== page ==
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The following table shows consolidated assets, that are collateral for the obligations of these variable interest entities, and consolidated liabilities included in our Balance Sheet at September 7, 2012.

 

($ in millions)    Vacation Ownership
Notes Receivable
Securitizations
     Warehouse
Credit
Facility
     Total  

Consolidated Assets:

        

Notes receivable, net of reserves

   $ 834       $       $ 834   

Interest receivable

     5                 5   

Restricted cash

     47                 47   
  

 

 

    

 

 

    

 

 

 

Total

   $ 886       $       $ 886   
  

 

 

    

 

 

    

 

 

 

Consolidated Liabilities:

        

Interest payable

   $ 3       $       $ 3   

Debt

     790                 790   
  

 

 

    

 

 

    

 

 

 

Total

   $ 793       $       $ 793   
  

 

 

    

 

 

    

 

 

 

The noncontrolling interest balance was zero. The creditors of these entities do not have general recourse to us.

The following table shows the interest income and expense recognized as a result of our involvement with these variable interest entities during the twelve weeks ended September 7, 2012:

 

($ in millions)    Vacation Ownership
Notes Receivable
Securitizations
     Warehouse
Credit
Facility
     Total  

Interest income

   $ 28       $       $ 28   

Interest expense to investors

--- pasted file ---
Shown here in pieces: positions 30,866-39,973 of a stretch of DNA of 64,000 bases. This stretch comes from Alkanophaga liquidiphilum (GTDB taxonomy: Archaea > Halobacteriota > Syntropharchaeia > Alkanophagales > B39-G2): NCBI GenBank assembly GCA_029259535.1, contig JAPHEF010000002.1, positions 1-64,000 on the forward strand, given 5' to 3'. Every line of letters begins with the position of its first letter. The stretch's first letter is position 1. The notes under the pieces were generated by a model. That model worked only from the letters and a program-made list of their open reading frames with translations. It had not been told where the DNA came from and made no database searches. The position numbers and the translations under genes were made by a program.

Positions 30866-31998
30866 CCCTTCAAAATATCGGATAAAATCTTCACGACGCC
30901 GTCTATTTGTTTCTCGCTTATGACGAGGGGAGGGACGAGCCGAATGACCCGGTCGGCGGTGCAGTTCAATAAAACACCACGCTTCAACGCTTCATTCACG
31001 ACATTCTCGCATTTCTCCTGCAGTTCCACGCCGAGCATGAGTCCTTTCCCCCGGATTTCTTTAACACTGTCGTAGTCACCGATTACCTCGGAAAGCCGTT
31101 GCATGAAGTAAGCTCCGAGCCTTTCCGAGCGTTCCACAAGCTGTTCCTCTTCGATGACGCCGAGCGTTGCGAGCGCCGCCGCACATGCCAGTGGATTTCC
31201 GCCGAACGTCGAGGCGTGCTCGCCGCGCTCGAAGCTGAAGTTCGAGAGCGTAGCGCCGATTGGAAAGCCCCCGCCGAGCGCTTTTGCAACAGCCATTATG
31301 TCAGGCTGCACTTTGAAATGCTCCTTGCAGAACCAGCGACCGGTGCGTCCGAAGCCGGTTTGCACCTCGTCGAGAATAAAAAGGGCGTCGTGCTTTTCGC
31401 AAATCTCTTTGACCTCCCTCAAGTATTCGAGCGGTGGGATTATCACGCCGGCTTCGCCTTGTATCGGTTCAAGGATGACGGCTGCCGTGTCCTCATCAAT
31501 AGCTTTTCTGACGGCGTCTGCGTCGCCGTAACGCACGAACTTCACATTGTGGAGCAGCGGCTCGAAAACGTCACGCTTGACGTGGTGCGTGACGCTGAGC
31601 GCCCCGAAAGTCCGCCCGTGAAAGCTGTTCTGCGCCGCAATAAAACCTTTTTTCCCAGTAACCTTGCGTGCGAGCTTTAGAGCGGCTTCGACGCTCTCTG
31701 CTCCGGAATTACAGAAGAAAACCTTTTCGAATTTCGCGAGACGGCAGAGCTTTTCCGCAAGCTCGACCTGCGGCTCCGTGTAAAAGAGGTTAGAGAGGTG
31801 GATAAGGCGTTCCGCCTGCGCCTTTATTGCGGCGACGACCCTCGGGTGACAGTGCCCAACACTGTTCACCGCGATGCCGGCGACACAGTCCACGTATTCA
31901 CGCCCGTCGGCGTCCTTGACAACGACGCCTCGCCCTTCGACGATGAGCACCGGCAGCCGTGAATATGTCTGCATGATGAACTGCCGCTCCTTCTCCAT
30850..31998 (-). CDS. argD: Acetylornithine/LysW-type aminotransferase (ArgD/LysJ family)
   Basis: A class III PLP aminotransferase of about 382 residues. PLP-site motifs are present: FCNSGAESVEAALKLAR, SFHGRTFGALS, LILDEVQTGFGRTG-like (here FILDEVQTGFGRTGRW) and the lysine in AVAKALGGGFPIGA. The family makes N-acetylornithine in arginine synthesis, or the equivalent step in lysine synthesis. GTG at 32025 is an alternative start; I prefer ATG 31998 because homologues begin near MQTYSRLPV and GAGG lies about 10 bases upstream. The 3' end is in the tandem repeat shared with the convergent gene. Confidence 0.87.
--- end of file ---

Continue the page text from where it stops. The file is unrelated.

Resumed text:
$ 8       $       $ 8   

Debt issuance cost amortization

   $ 1       $ 1       $ 2   

The following table shows the interest income and expense recognized as a result of our involvement with these variable interest entities during the thirty-six weeks ended September 7, 2012:

 

($ in millions)    Vacation Ownership
Notes Receivable
Securitizations
     Warehouse
Credit
Facility
     Total  

Interest income

   $ 73       $ 8       $ 81   

Interest expense to investors

   $ 24       $ 2       $ 26   

Debt issuance cost amortization

   $ 2       $ 2       $ 4   

The following table shows cash flows between us and the vacation ownership notes receivable securitization variable interest entities:

 

     Thirty-Six Weeks Ended  
($ in millions)    September 7,
2012
    September 9,
2011
 

Cash inflows:

    

Net proceeds from notes receivable securitization

   $ 233      $   

Principal receipts

     130        155   

Interest receipts

     74        92   
  

 

 

   

 

 

 

Total

     437        247   
  

 

 

   

 

 

 

Cash outflows:

    

Principal to investors

     (120     (150

Voluntary repurchases of defaulted notes

     (27     (36

Voluntary clean-up calls

     (30       

Interest to investors

     (23     (32
  

 

 

   

 

 

 

Total

     (200     (218
  

 

 

   

 

 

 

Net Cash Flows

   $ 237      $ 29   
  

 

 

   

 

 

 

 

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The following table shows cash flows between us and the Warehouse Credit Facility variable interest entity:

 

     Thirty-Six Weeks Ended  
($ in millions)    September 7,
2012